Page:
#### Case 4. Squares and Numbers are Equal to Roots.

Example :
A square and twenty-one in numbers are equal to ten roots of the same square.

"That is to say, what must be the amount of a square, which when twenty-one dihrams are added to it, becomes equal to the equivalent of ten roots of that square?

Solution:
Halve the number of the roots, the half is five.
Multiply this by itself, the product is twenty-five.
Subtract from this [my italics] the twenty-one which are connected with the square;
the remainder is four.
Extract its root, it is two.
Subtract this from the half of the roots, which is five, the remainder is three. This is the root of the square which you required, and the square is nine.
Or, you may add the root to the half of the roots, the sum is seven.
This is the root of the square which you sought for, and the square is forty-nine." Compared with the Babylonian word problem in section 5 above, this is another case where the semi-perimeter of the sides of the rectangle are given, so that the area of the square made with half the root is larger than the area of the rectangle. In this case the algebra of his first solution is:$$\frac{10}{2}-\sqrt{\frac{10^2}{4}-21}$$ and his second procedure is $$5+\sqrt{5^2-21}=7$$ which gives the diagram opposite, where the $7 \times 7 = 49$ fills the empty space.

"When you meet with an instance which refers you to this case, try its solution by addition, and if that does not serve, then subtraction certainly will.

For in this case, both addition and subtraction may be employed, which will not answer in any of the other three cases in which the number of roots must be halved. And know that when in a question belonging to this case you have halved the number of roots and multiplied the half by itself, if the product be less than the number of dihrams connected with the square, then the instance is impossible, but if the product be equal to the dihrams by themselves, than the root of the square is equal to the half of the roots alone, without either addition or subtraction."

So, in terms of our algebra, and referring to our usual quadratic formula, he recognised that when '$b^2 + 4ac$' is positive there are two possible solutions, and when he says ", if the product be less than the number of dihrams connected with the square, then the instance is impossible" he has recognised that'$b^2 + 4ac$' is negative, and when '$b^2 = 4ac$' he says there is only one root.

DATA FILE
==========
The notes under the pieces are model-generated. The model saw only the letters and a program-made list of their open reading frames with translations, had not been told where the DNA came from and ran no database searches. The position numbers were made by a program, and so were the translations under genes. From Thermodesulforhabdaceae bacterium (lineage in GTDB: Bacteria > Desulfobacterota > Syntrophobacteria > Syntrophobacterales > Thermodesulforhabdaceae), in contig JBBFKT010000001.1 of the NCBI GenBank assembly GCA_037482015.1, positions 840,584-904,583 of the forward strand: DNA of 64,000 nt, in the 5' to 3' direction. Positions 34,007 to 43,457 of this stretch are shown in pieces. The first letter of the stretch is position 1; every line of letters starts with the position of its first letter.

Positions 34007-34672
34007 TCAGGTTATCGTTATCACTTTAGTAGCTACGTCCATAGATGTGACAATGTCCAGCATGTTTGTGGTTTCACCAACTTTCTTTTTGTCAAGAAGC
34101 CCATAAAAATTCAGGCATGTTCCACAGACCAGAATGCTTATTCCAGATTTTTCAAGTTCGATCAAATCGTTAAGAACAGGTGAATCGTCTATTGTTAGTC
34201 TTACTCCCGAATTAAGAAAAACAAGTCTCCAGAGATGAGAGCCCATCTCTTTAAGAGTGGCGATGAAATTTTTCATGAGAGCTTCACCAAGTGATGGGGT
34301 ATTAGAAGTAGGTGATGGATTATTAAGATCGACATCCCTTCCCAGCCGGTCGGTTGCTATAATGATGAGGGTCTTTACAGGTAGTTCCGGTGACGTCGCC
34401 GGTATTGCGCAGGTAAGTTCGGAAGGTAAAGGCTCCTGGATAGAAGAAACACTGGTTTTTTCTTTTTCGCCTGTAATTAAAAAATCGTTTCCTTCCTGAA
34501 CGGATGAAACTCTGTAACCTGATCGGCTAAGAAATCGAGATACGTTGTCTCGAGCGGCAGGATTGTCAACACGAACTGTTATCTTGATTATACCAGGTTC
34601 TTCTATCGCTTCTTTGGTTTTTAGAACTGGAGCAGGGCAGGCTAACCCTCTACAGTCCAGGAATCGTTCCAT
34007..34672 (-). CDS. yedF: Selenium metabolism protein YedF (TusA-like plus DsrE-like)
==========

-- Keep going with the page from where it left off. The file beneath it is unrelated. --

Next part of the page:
After the breakthrough by al-Khowarizmi, other Islamic scholars tried to show that that geometrical demonstrations of the solutions of these problems were possible. The most successful of these was Thabit ibn Qurra (836 - 901 CE) who finally provided general Euclidean proofs for all the six cases by comparing them to the theorems in Euclid Book II.

It was some time before all this knowledge was passed on to European scholars, but the formulas and routines for solving these problems persisted in the texts used by the merchants, but the geometrical background began to disappear from view. When the Greek and Arabic knowledge began to be translated into Latin, European scholars at last discovered the secrets of what came to be called 'The Cossic Art'.

The second part of this article can be found at The Development of Algebra - 2.

### Notes

1. Evidence for this kind of activity is deduced from fragments of writings by the early Pythagoreans. Also, the elementary number theory in Euclid Book VII. Katz (1998) has a section on the Pythagoreans (pp. 48-51)

2. The dating of early Indian mathematics has always been controversial. As with other civilisations it was basically an oral culture, and what was written down appeared long after it was first conceived. Added to this the Indian scholars wrote on palm leaves that rotted away quite quickly in the humid climate. Documents were copied and copied many times, so we never have the original text and it is virtually impossible to reconstruct the early history of Indian mathematics with any certainty.